The Covered Wagon
compiled by Stephenie Flora
copyright � 2007
The covered wagon used to cross the plains to the west was a smaller, lighter version of the big Conestoga wagon used in the east. The cloth top that protected people and possessions from extreme weather conditions also was the prime reason that the wagon was sometimes referred to as the "prairie schooner". (The view of a wagon train with its billowing tops resembled a fleet of ships sailing over the plains.) A frame of hickory bows held the wagon top. The top could be rolled back for ventilation. Waterproofed with paint or linseed oil, the top was of heavy duty canvas, often made from hemp.
Big wheels helped the wagon roll easily over bumps and dips in the trail, and wide rims helped keep the wagon from sinking into soft ground. The rear wheels were about five or six feet in diameter, the front ones four feet or a bit less. The front wheels had to be smaller to permit sharp turns--a big wheel would jam agains the wagon body.
The wagon's 10 X 3.5 foot body could take a load of a ton and a half, but most advised to keep the weight below this limit. The lighter the wagon, the less likely it was to bog down in muddy streambanks or prairie sloughs--or to tire the long-suffering teams pulling it. Massive axles supported the weight of the wagon body and load. On the plains a broken axle was a disaster--and prudent wagoners usually took along a spare.
A toolbox is on the wagon's one side, the brake lever and water bucket on the other. Hanging from the rear axle was the grease bucket, filled with a mixture of animal fat and tar. It was used to keep the hubs of the wheels greased.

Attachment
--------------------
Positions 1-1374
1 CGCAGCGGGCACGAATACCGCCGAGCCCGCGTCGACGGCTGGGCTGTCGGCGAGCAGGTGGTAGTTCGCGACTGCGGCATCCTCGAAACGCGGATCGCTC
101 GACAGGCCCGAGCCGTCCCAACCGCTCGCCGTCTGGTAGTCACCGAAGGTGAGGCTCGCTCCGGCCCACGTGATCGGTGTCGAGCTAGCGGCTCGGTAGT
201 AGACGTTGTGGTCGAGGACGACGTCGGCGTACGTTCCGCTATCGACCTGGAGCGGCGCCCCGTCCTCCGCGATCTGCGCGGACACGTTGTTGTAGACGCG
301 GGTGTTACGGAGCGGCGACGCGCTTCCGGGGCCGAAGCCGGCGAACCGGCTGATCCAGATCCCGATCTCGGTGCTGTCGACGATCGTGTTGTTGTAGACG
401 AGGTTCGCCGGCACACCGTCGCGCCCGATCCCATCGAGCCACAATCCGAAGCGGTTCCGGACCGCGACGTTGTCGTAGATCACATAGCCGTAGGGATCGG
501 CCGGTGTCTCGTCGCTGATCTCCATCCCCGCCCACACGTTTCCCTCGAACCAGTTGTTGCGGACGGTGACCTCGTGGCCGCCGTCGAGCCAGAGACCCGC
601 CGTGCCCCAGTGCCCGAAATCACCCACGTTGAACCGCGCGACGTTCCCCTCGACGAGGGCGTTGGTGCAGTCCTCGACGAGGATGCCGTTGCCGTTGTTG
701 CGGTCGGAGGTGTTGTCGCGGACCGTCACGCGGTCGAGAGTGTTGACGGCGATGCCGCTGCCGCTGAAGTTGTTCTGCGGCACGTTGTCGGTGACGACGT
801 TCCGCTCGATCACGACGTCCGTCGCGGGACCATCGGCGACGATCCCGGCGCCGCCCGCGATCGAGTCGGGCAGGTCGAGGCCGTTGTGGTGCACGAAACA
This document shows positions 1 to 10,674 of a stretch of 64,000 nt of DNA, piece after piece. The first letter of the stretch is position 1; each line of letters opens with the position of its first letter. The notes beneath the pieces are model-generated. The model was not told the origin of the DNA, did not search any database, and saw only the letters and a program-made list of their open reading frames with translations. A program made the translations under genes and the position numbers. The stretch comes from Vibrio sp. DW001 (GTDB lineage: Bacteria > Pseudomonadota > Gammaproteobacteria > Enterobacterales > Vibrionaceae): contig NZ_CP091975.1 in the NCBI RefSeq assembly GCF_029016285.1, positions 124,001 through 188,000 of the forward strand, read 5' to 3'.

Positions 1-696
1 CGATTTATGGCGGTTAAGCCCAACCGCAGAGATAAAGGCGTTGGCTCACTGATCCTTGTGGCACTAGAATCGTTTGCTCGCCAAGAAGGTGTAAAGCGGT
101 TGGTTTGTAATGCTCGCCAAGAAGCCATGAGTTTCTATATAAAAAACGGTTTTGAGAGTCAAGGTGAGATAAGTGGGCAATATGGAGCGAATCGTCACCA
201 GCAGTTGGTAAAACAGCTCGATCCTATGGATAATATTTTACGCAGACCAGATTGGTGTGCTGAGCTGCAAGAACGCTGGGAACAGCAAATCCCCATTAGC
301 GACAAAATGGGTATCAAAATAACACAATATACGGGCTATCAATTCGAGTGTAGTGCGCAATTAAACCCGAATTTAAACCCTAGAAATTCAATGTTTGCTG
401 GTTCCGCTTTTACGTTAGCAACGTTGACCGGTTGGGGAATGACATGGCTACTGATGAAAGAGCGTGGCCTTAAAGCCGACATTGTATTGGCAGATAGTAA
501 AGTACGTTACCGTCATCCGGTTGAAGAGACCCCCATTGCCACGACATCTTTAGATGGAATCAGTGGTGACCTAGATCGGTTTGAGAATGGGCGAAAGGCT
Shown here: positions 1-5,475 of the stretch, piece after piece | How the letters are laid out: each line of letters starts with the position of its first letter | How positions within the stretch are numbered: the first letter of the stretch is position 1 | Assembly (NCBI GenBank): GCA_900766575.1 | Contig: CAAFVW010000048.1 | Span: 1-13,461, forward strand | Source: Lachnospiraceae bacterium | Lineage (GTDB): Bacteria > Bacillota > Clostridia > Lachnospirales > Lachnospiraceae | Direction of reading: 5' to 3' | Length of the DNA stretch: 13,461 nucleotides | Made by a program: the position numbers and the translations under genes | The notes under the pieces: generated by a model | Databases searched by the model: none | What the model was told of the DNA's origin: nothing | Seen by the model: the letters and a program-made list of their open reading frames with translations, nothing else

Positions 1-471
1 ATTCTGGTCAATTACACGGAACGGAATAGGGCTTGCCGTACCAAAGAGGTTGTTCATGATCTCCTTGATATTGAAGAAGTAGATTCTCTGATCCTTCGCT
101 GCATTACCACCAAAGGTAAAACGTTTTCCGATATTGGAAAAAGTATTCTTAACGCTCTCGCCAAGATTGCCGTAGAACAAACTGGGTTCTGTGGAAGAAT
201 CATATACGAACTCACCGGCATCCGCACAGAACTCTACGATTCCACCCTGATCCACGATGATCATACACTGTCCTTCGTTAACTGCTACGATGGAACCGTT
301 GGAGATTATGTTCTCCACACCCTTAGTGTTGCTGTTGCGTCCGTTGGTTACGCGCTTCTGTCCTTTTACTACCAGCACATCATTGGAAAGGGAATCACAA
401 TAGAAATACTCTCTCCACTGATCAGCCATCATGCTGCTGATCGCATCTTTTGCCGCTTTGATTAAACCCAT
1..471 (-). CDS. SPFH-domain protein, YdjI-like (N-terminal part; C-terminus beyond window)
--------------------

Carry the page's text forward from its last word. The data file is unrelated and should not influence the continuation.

In addition, each ox wagon should be provided with two extra bows, six S's, and six open links for repairing chains. Every set of six wagons should have a tongue, coupling pole, king-bolt and a pair of extra hounds. Every set of six mule wagons should be furnished with five pairs of hames, two double trees, four whipple-trees, and two extra pairs of lead bars.
Two lariats will be needed for every horse and mule, as one generally wears out before reaching the end of a long journey. They will be found useful in crossing deep streams, and in letting wagons down steep hills and mountains; also in repairing broken wagons. Lariats made of hemp are the best.
One of the most indespendable articles to the outfit of the prairie traveler was rawhide and an awl. The rawhide was used for repairing harness, saddles, bridles, and numerous other daily necessities.
Illus: Story of the Great American West. The Reader's Digest Association, Inc, 1977
The wagon box was packed to keep the center of gravity low and to avoid puncturing the cover. Heavy supplies--a plow, bedstead, chest of drawers, stove, spinning wheel and bags of seed--go on the bottom, carefully wrapped to avoid jostling in the springless vehicle. Then come lighter goods--kitchen utensils and clothes--wrapped and strapped down. On top are stored necessaries for the trip: flour and salt, a water keg, cooking pot, rifle, ax, blankets, even folding campstools.
By the time the necessities were packed and the prized possessions were loaded there was little room remaining. In decent weather most people cooked, ate, and slept outside. In bad weather the family slept in tents, under the wagon or inside, on the load. As the trip got harder and the teams started to tire, many items would be abandoned alongside the trail.
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